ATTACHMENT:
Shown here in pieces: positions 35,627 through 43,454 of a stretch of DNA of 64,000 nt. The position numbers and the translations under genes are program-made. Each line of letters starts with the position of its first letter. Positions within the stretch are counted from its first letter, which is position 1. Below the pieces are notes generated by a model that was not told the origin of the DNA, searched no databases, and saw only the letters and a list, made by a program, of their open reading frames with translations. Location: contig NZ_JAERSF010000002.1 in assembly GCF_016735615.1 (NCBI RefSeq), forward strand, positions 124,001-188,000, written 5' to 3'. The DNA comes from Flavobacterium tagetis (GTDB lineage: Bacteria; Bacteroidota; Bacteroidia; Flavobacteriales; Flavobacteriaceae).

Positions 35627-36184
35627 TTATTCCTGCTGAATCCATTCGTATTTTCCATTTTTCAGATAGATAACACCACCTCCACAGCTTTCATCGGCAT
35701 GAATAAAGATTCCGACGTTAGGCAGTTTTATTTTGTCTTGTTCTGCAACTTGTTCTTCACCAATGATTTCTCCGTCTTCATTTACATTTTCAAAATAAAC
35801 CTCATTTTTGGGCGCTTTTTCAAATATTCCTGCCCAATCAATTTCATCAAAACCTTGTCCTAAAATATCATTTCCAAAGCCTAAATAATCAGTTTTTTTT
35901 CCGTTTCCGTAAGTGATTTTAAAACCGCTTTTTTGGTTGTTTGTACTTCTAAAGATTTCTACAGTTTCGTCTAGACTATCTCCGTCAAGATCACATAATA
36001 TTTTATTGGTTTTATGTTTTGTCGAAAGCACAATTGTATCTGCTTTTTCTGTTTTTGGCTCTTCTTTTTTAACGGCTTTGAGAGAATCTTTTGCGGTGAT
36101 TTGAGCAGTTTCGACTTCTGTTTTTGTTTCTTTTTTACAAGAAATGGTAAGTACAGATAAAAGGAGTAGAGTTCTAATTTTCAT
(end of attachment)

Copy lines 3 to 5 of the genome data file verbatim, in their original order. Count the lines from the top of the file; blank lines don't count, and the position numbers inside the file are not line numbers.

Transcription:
35627 TTATTCCTGCTGAATCCATTCGTATTTTCCATTTTTCAGATAGATAACACCACCTCCACAGCTTTCATCGGCAT
35701 GAATAAAGATTCCGACGTTAGGCAGTTTTATTTTGTCTTGTTCTGCAACTTGTTCTTCACCAATGATTTCTCCGTCTTCATTTACATTTTCAAAATAAAC
35801 CTCATTTTTGGGCGCTTTTTCAAATATTCCTGCCCAATCAATTTCATCAAAACCTTGTCCTAAAATATCATTTCCAAAGCCTAAATAATCAGTTTTTTTT